Today we celebrate all olives because... it's National Olive Day!
At Kosterina, the olive is at the center of everything we do. As we celebrate this ancient ingredient all week long, we'll be diving into the history of olives, how EVOO is made and what makes it truly "extra virgin", and, of course, the incredible health benefits and uses for EVOO (pro tip: it's the best moisturizer).
To start the week, here are answers to some of your most frequently asked questions. Consider this your Olive Oil: 101.
What is an olive?
It's a fruit! Like cherries, peaches, and plums, olives are stone fruit. Stone fruits have a fleshy outer covering surrounds a pit or stone, which in turn encases a seed. In the case of the olive, the outer flesh contains up to 30% oil—a concentration so impressive that the English word for "oil" comes from the ancient Greek word for olive, "elaia." - National Geographic
Where do olives come from?
Archaeological and scientific evidence
indicates that the olive tree (Olea europaea) was most likely first cultivated on the border between Turkey and Syria, spreading from there throughout the Mediterranean, to Israel, Palestine, Jordan, Lebanon, Greece, Italy, France, and Spain. (It was Spanish colonists who brought it to the "New World"). People on the eastern side of the Mediterranean have been grinding olives for oil for 6,000-8,000 years. Olive oil has historically been used for cooking, cosmetics, medicine, and lamp fuel. In Ancient Greece, the original Olympic torch burned olive oil and athletes and kings were anointed with it.
What are polyphenols?
Polyphenols are naturally-derived compounds with antioxidant properties. Occurring naturally in olive oil, they are proven to help reduce the risks of cardiovascular disease, chronic disease and the inflammation in the body that causes cancer, Alzheimer’s disease, and diabetes. You can read more on our blog post HERE.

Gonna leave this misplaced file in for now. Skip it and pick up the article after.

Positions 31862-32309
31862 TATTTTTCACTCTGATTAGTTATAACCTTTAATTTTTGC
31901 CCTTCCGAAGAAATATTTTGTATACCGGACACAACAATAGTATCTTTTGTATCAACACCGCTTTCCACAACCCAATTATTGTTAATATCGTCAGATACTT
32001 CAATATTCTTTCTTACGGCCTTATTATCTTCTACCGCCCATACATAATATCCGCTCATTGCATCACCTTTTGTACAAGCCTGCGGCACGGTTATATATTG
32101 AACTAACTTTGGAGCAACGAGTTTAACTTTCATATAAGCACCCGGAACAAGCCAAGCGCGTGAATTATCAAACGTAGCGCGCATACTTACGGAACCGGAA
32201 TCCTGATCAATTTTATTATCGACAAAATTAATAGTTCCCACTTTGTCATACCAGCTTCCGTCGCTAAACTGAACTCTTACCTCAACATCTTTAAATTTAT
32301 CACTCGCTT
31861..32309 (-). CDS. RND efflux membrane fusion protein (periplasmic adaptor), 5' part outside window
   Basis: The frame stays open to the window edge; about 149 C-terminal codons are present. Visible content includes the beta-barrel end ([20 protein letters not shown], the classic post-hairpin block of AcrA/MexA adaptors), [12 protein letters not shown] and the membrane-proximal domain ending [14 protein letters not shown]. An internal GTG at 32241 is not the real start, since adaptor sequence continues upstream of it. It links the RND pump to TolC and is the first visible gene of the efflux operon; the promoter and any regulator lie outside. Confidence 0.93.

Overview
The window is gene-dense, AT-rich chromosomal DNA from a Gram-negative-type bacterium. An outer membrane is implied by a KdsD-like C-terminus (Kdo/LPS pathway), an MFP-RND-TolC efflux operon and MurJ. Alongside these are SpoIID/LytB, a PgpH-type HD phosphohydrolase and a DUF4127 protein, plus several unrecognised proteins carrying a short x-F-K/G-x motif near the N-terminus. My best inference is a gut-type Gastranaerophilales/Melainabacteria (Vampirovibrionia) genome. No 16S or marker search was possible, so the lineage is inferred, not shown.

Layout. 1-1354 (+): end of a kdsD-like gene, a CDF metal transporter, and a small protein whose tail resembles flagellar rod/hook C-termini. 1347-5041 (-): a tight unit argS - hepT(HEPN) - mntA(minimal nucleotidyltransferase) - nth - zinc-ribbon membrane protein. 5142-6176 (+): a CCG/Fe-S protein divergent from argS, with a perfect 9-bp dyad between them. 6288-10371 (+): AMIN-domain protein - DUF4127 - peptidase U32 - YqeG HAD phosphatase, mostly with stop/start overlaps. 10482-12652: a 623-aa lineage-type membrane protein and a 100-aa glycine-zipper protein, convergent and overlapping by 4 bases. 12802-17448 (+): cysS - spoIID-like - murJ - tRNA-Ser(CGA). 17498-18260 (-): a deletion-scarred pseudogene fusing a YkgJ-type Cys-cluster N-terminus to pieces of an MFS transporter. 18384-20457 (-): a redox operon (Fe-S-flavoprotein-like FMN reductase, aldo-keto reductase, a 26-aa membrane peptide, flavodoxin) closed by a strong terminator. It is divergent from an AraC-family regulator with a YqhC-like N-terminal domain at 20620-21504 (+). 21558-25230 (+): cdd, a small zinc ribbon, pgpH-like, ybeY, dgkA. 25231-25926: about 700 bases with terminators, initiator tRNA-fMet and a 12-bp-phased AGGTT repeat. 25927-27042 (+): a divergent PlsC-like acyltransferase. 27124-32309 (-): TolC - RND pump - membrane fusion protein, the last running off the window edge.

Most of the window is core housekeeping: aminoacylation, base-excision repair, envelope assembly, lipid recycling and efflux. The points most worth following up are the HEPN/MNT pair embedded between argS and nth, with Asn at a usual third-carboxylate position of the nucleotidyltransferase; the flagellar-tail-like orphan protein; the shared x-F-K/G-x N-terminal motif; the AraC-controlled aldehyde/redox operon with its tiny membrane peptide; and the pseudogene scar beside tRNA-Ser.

How is olive oil made?
Be sure to check out this great explanation by Olive Oil & Beyond
for more details but here's a quick-ish summary: The best olive oils (like Kosterina ;) are made from olives that have been carefully handpicked from the tree, early in the harvest season, when the olive is green and unripe. The earlier the olive is harvested and picked, the richer the flavor and the higher the polyphenol content. Once picked, the olives are sorted and crushed (pits included) using stainless steel rollers or millstone crushers, resulting in a thick smooth paste. The olive paste is then slowly mixed to break up the oil and water emulsion, achieving the maximum oil yield. Among the few methods used for extracting the oil, the centrifuge method (known also as the Continuous System), is a more modern day process adopted by artisanal growers. The centrifuge spins the paste at a high velocity and the resulting oil is left to settle for one month in containers, producing an unfiltered extra virgin olive oil, naturally high in nutrients, full of flavor and texture.
What does EVOO stand for?
Extra Virgin Olive Oil
What makes an olive oil extra virgin?
Extra virgin olive oils are cold-pressed from the first press of the olive, use a single variety of olives and have at least 55mg/kg of polyphenols. Virgin oils, on the other hand, are from the second press of the olive and “pure” or just “olive oil” is from the third press. These olive oils are made from a blend of olives from different regions and of different varieties, and can include both cold-pressed and processed oils. This results in an olive oil that has much less flavor and fewer, if any, nutrients.
What does cold-pressed mean?
This means the oil was extracted (“pressed”) from the olives without heat or chemicals, aka "cold-pressed." Applying heat or chemicals can alter and destroy the flavors, aromas and nutritional benefits of the olive oil.
Can I use EVOO on my hands and face?
Absolutely! Dermatologists everywhere agree: EVOO does wonders for your skin. Not only is it great for hydration and glow, but it's packed with antioxidant properties like squalene that protect your skin from free radicals, environmental damage and more. Generally, it's safe to use daily - especially as protection against sun damage.